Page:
I agree absolutely to Ian Brown: "People shouldn't be necessitated to a registration in order to protect their privacy" - in real world. But what, when they are registered by nature. Imagine a VW feature adapted from the cloak, then relatively transparent rules could be defined to protect players. I could think of programmed solutions and "governed" standards to ease the impossibility of virtual privacy.

See the outlooking sheet of our talk at "e-forensics law workshop" in Adelaide on Jan. 19. Coming from "Privacy is impossible in virtual environments" and a discussion on the WoW armory:

May i also spam you with a hint to a conference next summer, where i believe, such things are going to be issues. Errr.. No, Richard? :-)



Perhaps we have different conceptions of privacy. But a few points. First, game gods need not retain all chat indefinitely. It appears that some do, and others don't. (I have it on casual conversational authority that Sony wasn't in the habit of it, and I suspect based on Linden's ability to retrieve conversations for the Bragg litigation that they do keep everything).

So it's not a matter of recording, but a matter of keeping.

Second, the further question is not whether private entities can gather the data, but whether the government can access it without a warrant. Specifically, I think the question is whether we can contractually pre-waive the government's obligation of reasonableness in search and seizures, most commonly expressed in the probable cause and warrant requirements. Again, I think that the kind of commercial pre-consent we allow nowadays to keep e-commerce running (i.e. the legal fiction of consent in electronic contracting) is a poor substitute for the kind of informed and intentional waiver of constitutional rights that we have often desired in the search context.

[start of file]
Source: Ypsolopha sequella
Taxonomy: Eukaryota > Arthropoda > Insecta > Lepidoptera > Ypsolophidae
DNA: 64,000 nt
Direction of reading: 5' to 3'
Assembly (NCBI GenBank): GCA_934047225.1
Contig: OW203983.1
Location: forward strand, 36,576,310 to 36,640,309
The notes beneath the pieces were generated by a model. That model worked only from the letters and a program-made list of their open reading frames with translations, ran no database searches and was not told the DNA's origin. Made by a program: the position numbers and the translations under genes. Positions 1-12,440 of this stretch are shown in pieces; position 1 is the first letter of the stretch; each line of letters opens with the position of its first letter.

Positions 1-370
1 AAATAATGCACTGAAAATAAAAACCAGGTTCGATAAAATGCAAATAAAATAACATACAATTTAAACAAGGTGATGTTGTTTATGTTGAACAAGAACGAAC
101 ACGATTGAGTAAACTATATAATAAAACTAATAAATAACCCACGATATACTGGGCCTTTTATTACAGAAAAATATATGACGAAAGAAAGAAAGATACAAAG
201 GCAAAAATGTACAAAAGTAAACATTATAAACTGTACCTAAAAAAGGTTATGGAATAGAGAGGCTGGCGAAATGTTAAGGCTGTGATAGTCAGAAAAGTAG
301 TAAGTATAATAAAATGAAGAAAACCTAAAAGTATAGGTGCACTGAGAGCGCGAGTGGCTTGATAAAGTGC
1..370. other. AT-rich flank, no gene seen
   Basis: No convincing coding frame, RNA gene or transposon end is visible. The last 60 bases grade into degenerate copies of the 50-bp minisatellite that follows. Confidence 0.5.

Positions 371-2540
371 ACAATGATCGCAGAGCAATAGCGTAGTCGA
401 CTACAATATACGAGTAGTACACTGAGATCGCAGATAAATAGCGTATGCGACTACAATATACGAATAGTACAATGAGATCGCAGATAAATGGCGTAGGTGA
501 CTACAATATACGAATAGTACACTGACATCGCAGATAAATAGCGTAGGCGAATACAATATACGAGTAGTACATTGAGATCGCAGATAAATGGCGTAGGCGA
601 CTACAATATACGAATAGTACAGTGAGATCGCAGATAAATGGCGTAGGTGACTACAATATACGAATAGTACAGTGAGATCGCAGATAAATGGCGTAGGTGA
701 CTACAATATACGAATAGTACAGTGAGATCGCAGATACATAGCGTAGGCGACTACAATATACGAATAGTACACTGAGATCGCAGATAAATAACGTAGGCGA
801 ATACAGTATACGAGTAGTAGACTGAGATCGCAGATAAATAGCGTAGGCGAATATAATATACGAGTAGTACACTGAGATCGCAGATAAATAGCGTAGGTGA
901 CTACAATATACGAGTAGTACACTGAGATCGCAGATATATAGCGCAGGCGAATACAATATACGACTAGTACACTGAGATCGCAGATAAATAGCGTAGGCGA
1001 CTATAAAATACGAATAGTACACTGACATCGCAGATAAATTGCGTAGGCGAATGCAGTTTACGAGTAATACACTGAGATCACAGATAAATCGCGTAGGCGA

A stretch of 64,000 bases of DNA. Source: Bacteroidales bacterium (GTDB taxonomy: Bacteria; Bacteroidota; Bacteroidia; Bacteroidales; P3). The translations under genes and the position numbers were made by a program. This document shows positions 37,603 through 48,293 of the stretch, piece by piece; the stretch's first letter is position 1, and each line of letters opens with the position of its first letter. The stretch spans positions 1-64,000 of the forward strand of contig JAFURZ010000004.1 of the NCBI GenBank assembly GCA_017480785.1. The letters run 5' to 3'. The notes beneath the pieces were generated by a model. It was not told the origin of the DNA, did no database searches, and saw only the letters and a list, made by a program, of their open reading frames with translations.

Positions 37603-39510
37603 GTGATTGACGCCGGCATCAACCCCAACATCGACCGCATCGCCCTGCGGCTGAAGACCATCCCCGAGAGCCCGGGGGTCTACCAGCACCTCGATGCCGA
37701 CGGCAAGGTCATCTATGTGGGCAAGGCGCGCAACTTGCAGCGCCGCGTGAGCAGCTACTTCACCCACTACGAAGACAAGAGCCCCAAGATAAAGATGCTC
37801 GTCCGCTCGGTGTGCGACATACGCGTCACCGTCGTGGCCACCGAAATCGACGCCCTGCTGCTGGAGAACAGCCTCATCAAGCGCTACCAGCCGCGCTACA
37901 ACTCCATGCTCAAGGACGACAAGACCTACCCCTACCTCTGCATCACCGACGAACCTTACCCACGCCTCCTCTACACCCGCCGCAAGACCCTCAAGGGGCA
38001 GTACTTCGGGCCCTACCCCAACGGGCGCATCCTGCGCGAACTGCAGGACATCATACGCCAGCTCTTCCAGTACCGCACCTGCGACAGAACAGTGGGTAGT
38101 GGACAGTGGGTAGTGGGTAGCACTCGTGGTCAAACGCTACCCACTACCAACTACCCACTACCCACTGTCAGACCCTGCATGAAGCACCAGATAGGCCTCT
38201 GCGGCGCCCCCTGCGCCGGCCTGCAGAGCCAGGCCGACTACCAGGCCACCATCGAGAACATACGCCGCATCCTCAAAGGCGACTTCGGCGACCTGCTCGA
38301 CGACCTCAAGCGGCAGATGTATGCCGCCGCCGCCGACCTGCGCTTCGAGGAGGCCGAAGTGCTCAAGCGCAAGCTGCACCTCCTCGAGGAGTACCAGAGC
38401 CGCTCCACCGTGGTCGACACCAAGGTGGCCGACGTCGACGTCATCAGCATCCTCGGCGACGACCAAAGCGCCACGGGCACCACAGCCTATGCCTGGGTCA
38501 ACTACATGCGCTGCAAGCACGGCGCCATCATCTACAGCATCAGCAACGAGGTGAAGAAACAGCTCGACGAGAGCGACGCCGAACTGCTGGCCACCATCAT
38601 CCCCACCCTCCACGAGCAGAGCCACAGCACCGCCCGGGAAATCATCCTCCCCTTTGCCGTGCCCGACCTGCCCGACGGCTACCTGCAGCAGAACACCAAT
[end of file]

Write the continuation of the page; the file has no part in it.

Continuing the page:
I really have a hard time thinking that Toyota could require pre-consent to let the police search your car at any time. (Although does anyone know what the On-Star TOU says?) In the same way, I run into difficulties when contractual standards are used to waive constitutional rights.

warmest regards,



What's especially interesting is that I don't think section 17 was in the original WoW ToU. So, now you've got a situation where you build toons over a year or so and then all of the sudden the ToU changes.

As time goes on, the player becomes more invested and the cost of quitting goes up. So the amount of rights being signed away by the ToU can gradually increase while still retaining users.

This is how the frog boils...


EULAs and Terms of Service sheets NEVER hold up in court. So signing away your rights in them means NOTHING. Simply change the Eula text file before you sign it, and it makes it void, Tada. Even if you didn't do this, they don't hold up in court.


Wow Omer,
I did not know that. Wow.